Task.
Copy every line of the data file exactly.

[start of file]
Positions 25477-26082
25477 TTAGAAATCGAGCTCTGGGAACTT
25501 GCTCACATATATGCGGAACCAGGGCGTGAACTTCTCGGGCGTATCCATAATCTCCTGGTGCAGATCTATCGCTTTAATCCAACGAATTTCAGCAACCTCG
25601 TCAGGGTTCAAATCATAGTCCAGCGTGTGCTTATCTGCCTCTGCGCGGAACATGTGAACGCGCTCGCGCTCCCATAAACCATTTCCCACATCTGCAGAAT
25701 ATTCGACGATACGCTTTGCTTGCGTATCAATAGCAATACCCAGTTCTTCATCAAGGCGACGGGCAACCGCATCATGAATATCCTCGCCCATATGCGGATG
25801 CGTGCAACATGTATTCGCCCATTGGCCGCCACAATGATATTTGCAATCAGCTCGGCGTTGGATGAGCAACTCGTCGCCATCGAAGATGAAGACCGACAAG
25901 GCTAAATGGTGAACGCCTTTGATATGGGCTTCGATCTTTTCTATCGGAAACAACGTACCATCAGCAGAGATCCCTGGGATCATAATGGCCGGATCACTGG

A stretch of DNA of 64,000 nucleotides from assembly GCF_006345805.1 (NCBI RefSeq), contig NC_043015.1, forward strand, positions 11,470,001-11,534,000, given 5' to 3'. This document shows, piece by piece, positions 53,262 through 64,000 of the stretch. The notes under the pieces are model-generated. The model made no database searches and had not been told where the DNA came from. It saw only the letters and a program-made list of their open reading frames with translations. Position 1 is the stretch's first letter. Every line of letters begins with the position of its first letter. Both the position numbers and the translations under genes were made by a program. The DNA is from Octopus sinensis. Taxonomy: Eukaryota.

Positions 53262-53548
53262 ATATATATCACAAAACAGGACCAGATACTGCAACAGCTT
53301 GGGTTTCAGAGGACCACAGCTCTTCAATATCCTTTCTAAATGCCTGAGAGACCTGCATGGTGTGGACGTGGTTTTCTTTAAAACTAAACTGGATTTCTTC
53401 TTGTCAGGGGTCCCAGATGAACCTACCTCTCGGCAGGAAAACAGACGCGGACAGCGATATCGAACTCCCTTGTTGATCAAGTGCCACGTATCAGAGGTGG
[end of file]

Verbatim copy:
Positions 25477-26082
25477 TTAGAAATCGAGCTCTGGGAACTT
25501 GCTCACATATATGCGGAACCAGGGCGTGAACTTCTCGGGCGTATCCATAATCTCCTGGTGCAGATCTATCGCTTTAATCCAACGAATTTCAGCAACCTCG
25601 TCAGGGTTCAAATCATAGTCCAGCGTGTGCTTATCTGCCTCTGCGCGGAACATGTGAACGCGCTCGCGCTCCCATAAACCATTTCCCACATCTGCAGAAT
25701 ATTCGACGATACGCTTTGCTTGCGTATCAATAGCAATACCCAGTTCTTCATCAAGGCGACGGGCAACCGCATCATGAATATCCTCGCCCATATGCGGATG
25801 CGTGCAACATGTATTCGCCCATTGGCCGCCACAATGATATTTGCAATCAGCTCGGCGTTGGATGAGCAACTCGTCGCCATCGAAGATGAAGACCGACAAG
25901 GCTAAATGGTGAACGCCTTTGATATGGGCTTCGATCTTTTCTATCGGAAACAACGTACCATCAGCAGAGATCCCTGGGATCATAATGGCCGGATCACTGG

A stretch of DNA of 64,000 nucleotides from assembly GCF_006345805.1 (NCBI RefSeq), contig NC_043015.1, forward strand, positions 11,470,001-11,534,000, given 5' to 3'. This document shows, piece by piece, positions 53,262 through 64,000 of the stretch. The notes under the pieces are model-generated. The model made no database searches and had not been told where the DNA came from. It saw only the letters and a program-made list of their open reading frames with translations. Position 1 is the stretch's first letter. Every line of letters begins with the position of its first letter. Both the position numbers and the translations under genes were made by a program. The DNA is from Octopus sinensis. Taxonomy: Eukaryota.

Positions 53262-53548
53262 ATATATATCACAAAACAGGACCAGATACTGCAACAGCTT
53301 GGGTTTCAGAGGACCACAGCTCTTCAATATCCTTTCTAAATGCCTGAGAGACCTGCATGGTGTGGACGTGGTTTTCTTTAAAACTAAACTGGATTTCTTC
53401 TTGTCAGGGGTCCCAGATGAACCTACCTCTCGGCAGGAAAACAGACGCGGACAGCGATATCGAACTCCCTTGTTGATCAAGTGCCACGTATCAGAGGTGG